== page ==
Early Days in Santiago History
Soon after the foundation of Santiago in 1541, the city was attacked by the indigenous Indian population under the leadership of chief Michimalonco, which resulted in the Arauco War. Part of the city was destroyed as a result of the war. This war is a significant one in Santiago history. However, the Picunche Indians later played an important role in the rebuilding of the city. The other major war that the city witnessed was the Chilean war of Independence that lasted from 1810 to 1814. Popularly known as the Battle of Maipu, this battle resulted in ravages within the city premises, destroying on. a few important landmarks of the city. However, the strategic location of city saved it from large-scale disaster on every occasion.
The History of Santiago in the 19th Century
Santiago grew in importance in the 19th Century. Thousands migrated from northern and southern Chile and the population swelled steadily throughout the century, reaching from 30,000 in the early years of 19th Century to a stupendous 100,000 in the period of a few decades. The economic status of the city received a major boost with the discovery of the nitrate mines in Northern Chile. The very economy of Chile went through a process of large-scale improvement in the 1880s as a result of that. Important government buildings started to grace the city. The streets changed from unpaved dusty tracks to paved and ordered roads in these years. The National Library, the Museum of Fine Arts and the Mapocho train station changed the very face of Santiago in these years.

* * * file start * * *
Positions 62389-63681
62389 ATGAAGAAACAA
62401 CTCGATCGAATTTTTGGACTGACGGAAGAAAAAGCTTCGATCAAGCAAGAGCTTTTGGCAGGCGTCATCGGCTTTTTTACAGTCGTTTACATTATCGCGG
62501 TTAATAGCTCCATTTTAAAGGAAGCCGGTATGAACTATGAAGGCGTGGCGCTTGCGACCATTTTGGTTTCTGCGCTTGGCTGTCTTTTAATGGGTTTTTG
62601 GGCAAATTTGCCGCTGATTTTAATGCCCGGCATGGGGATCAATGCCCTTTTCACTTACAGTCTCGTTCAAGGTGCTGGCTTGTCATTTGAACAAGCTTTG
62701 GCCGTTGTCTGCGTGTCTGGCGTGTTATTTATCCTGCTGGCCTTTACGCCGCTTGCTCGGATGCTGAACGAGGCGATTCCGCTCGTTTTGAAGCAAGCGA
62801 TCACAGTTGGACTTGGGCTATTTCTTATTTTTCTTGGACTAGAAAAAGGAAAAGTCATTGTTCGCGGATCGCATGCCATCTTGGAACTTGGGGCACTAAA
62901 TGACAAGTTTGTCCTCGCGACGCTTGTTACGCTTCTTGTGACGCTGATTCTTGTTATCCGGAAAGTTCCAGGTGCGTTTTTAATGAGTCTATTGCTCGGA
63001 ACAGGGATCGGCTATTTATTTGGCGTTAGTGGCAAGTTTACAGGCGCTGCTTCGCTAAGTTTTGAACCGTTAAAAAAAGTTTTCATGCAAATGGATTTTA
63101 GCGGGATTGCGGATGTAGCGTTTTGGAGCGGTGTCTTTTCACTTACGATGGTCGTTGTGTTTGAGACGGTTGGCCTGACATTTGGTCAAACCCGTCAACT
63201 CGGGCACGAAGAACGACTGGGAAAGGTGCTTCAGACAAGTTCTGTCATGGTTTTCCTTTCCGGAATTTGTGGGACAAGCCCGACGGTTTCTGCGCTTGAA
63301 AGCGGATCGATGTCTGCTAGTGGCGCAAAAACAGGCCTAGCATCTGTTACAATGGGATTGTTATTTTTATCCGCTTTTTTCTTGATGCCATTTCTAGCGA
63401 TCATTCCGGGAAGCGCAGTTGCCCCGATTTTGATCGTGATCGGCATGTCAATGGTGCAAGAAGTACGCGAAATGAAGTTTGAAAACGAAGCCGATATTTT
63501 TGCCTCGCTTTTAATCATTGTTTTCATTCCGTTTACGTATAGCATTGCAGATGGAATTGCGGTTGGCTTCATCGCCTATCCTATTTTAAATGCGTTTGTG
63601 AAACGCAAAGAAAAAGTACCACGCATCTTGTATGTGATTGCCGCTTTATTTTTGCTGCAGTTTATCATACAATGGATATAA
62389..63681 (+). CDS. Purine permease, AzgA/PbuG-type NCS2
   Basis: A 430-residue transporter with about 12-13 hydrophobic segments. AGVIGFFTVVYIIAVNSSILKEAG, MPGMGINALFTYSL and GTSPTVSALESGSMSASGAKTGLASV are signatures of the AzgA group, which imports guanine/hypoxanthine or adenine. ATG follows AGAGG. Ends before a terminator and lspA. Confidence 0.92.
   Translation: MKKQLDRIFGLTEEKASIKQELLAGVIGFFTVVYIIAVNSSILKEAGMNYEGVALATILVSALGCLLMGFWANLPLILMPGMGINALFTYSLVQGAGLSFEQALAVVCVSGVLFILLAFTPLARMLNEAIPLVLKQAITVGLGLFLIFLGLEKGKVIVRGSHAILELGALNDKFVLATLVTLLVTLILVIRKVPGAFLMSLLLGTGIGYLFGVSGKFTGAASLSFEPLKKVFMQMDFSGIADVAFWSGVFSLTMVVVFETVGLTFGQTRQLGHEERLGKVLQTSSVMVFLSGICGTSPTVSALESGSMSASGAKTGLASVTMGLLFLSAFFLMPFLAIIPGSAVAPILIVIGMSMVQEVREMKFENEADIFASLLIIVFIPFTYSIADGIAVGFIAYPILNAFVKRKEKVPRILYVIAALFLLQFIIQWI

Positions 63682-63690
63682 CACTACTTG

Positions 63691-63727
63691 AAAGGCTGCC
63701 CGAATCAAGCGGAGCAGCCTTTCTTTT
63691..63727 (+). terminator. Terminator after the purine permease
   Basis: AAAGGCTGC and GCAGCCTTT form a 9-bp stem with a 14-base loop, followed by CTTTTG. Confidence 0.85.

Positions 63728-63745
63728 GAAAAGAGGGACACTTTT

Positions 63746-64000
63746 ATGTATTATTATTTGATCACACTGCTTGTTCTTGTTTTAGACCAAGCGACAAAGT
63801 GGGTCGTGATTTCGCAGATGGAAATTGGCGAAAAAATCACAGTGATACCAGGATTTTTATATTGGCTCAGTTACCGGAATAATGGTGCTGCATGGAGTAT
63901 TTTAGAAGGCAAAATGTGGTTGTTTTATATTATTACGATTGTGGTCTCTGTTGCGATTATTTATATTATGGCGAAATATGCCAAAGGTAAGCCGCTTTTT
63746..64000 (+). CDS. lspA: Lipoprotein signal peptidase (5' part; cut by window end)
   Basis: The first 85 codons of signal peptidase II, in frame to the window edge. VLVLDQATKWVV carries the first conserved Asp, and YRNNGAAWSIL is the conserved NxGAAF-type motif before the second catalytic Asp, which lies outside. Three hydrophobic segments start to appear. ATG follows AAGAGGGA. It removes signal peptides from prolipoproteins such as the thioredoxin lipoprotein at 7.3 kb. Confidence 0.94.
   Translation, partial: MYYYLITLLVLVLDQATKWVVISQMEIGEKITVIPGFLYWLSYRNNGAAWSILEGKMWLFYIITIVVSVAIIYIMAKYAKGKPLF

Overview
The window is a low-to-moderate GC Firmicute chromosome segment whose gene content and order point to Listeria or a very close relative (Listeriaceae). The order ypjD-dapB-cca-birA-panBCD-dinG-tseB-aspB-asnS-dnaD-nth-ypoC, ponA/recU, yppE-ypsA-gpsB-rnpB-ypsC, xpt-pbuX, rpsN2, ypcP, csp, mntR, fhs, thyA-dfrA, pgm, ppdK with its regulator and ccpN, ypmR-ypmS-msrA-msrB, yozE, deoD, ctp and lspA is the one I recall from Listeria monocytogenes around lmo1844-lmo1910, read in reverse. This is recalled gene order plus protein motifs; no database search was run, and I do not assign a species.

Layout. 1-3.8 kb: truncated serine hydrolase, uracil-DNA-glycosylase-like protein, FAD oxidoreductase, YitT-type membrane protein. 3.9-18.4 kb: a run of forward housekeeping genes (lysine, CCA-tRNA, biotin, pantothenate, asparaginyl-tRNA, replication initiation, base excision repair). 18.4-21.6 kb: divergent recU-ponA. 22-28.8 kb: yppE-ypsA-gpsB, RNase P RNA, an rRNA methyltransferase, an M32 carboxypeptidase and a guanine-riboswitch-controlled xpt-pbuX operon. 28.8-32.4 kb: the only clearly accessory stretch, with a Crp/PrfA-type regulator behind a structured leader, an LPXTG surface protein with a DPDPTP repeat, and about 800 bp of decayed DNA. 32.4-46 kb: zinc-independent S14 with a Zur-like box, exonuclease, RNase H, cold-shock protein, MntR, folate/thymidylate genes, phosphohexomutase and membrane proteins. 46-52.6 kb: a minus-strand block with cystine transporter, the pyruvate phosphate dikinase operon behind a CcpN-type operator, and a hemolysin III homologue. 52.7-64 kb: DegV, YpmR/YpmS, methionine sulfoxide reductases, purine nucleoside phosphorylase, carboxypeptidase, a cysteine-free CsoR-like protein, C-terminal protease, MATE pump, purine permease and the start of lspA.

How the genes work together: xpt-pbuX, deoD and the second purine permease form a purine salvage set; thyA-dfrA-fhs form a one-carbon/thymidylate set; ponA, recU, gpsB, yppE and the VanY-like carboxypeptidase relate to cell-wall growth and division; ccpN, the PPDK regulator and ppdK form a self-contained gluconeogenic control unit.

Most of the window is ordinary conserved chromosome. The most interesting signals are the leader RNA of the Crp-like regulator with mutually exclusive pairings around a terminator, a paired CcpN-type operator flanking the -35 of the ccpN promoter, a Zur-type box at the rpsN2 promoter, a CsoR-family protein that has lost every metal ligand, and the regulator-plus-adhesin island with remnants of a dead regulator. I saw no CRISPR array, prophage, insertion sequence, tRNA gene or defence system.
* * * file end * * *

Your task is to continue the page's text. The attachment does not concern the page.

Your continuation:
History of Santiago in the 20th Century
The steady rising economic profile of Santiago made it a modern and stylish city from 1930s onwards. The Pinochet regime of the 1980s resulted in a number of air-strikes and military expeditions on the city. Many government buildings continue to bear marks of these attacks, particularly the presidential palace known as the Palacio de la Moneda that is undergoing a process of reconstruction.